APDA American Parkinson Disease Association
Information & Referral Center

Exercise - what, where, and why?

Studies show that exercise can be very helpful to those with Parkinson's Disease. A common question at support group meetings is "what exercise is best?" Most movement disorder specialists say that the best exercise is one that is safe and that the participant enjoys (as it improves the chances that you'll do it every day).

Living in Northern or Central California? Here's a list of exercise classes available, with an emphasis on classes for those with PD. If you don't see anything listed near you, check with your local senior center for classes designed for seniors or those with disabilities. See our separate list of fall prevention programs.

Want to exercise in the privacy of your home? See this list of some of our favorite PD-specific exercise videos.

Other good resources are listed below.

Relevant Publications - Downloadable

“Exercise for Parkinson’s Disease: Essential Facts for Patients”
Published by the International Parkinson and Movement Disorder Society (MDS), 2016
This 1-page fact sheet explains briefly why exercise is important for those with Parkinson’s, including the benefit to thinking and memory, strength, balance, gait and posture.  It also lists some exercises recommended for those with PD.


“Fitness Counts,” by Heather Cianci, PT, MS, GSC
Published by the National Parkinson’s Foundation, 2006
This 51-page manual describes exercise methods that contribute to stability and includes photos to demonstrate proper form. Additional sections cover complementary therapies and partner assisted exercise.
En Espanol: Enfermedad de Parkinson: Estar en Forma Cuenta

Relevant Online Information

"How Exercise Can Improve Life with Parkinson's"
By Margaret Schenkman, PT, PhD, PDF News & Reviews, Parkinson's Disease Foundation, Spring 2016.
This webpage (previously newsletter article) discusses how exercise can benefit someone with Parkinson's Disease.

"Parkinson's Disease Journal Article Recommendations"
By APDA National Resource Center for Rehabilitation at Boston University
This webpage lists the best medical research on the management of PD symptoms through exercise. Note that the center offers a tollfree “exercise helpline” where callers can speak with a licensed physical therapist. Available Monday to Friday, 9am-3pm (Boston time) at 888-606-1688 or rehab@bu.edu.

"When in doubt: Exercise!"
By World Parkinson Coalition, early 2016
Terrific 36-minute podcast featuring movement disorder specialist Helen Bronte-Stewart, MD, and physical therapist Terry Ellis, PT, PhD. In this podcast, the speakers explain what the research tells us about the value of exercise for PD. And they address what exercise is best.

“Why You Should Try PD-Specific Exercise Classes,” by Suzanne Drolet
Published on facebook, June 7, 2017
This webpage lists five reasons PD-specific exercise classes are worth considering for those diagnosed with Parkinson's disease. What form of exercise you choose is not as important as moving as often as you can for as long as you can.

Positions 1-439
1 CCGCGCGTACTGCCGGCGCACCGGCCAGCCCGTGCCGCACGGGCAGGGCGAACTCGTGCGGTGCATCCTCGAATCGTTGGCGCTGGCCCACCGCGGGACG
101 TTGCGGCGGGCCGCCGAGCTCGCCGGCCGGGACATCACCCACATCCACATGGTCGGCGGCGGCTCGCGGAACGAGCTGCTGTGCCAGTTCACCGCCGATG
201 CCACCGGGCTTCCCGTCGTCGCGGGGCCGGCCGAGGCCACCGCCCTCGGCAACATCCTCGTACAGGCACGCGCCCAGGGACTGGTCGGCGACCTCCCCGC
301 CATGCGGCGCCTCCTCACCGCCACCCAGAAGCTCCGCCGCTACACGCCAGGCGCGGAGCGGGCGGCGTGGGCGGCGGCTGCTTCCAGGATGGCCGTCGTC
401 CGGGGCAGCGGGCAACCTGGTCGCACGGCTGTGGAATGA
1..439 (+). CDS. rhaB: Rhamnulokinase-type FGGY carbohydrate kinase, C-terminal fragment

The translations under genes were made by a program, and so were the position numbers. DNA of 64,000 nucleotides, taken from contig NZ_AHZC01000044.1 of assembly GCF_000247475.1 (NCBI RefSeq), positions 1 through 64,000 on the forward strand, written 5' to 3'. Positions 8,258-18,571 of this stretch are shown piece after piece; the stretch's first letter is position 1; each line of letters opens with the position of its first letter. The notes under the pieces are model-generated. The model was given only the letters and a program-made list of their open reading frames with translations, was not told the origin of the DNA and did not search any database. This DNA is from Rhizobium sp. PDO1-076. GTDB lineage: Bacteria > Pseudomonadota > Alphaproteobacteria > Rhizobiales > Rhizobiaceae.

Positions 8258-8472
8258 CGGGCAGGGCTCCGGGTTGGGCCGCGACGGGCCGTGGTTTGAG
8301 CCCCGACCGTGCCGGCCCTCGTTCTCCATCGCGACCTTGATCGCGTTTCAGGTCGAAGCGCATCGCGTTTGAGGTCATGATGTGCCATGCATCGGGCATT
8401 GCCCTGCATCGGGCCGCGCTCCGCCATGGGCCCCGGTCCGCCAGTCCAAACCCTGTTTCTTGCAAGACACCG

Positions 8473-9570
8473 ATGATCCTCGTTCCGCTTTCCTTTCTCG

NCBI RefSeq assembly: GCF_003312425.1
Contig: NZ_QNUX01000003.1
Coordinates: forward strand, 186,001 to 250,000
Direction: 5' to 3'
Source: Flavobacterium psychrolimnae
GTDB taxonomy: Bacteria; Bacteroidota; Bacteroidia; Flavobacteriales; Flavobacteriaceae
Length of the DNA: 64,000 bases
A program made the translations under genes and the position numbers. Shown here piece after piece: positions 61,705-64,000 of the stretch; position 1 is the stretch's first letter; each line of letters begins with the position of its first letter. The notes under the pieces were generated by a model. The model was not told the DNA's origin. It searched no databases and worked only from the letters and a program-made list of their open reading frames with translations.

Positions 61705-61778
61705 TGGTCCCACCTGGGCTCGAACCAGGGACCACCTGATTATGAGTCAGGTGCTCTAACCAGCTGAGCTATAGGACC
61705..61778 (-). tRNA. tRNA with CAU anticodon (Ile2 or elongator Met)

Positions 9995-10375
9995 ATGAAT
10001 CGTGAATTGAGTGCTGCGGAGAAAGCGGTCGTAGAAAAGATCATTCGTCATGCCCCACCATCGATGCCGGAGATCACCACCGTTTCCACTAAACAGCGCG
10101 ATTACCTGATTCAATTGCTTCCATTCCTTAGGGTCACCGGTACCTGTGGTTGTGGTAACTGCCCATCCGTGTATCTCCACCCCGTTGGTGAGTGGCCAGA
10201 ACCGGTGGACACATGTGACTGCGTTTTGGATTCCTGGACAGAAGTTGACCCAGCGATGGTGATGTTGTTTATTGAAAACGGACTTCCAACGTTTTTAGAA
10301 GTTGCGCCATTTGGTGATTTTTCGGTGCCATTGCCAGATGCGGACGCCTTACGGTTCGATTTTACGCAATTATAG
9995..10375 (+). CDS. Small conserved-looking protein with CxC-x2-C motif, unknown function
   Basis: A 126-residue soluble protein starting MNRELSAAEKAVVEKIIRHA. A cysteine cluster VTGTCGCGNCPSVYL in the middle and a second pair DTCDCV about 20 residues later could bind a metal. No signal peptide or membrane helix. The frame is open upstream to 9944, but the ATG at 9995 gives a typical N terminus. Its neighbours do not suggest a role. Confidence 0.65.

Relevant Online Lectures and Webinars

“Ask the MD: Exercise and Parkinson’s”
By the Michael J Fox Foundation, May 22, 2017
In this 2:41 video, Dr. Rachel Dolhun discusses the benefits of physical activity for both motor and non-motor symptoms, which exercise regimen is best, and that research continues into the effect of exercise in Parkinson's disease.

“Exercise and Parkinson’s Disease”
By UCSF Parkinson’s Disease Clinic and Research Center, November 12, 2011
This 36-minute lecture by Dr. Nancy Byl discusses the benefits of both physical and mental exercise for aging and Parkinson’s disease, what type and how much exercise is beneficial, with lots of suggestions for safety and success, and an overview of the neuroprotective effects of exercise.  The last 10 minutes are supplemental slides without comment.

“Exercise and PD”
By UCSF Parkinson’s Disease Clinic and Research Center, November 15, 2014
This 28-minute video by Erica Pitsch, DPT, NCS, begins with an audience participation exercise to demonstrate that exercise is fun and neuroprotective.  The lecture continues with why exercise, getting started safely (rollator or ustep II most effective), PD-specific exercise programs (dance, speed/boxing, BIG/PWR!, Tai Chi), some suggestions for success, and finding a qualified PT or coach.

"My Parkinson's Story: Exercise" 
By the Veteran's Administration
This 9-minute video alternates between an interview with a man and his wife, the man's neurologist and Parkinson's researcheers. The man and his wife share how he was freezing and falling daily until he began exercising regularly. Researchers explain how exercise helps by prevention, compensation and neuoplasticity. Regular exercise for strengthening, cardiovascular fitness, stretching, agility and balance have as powerful an effect on fluidity of movement as Parkinson's medications.


This page most recently updated May 2016. Page was initially created in late 2012 by Robin Riddle with Stanford Parkinson's Community Outreach.

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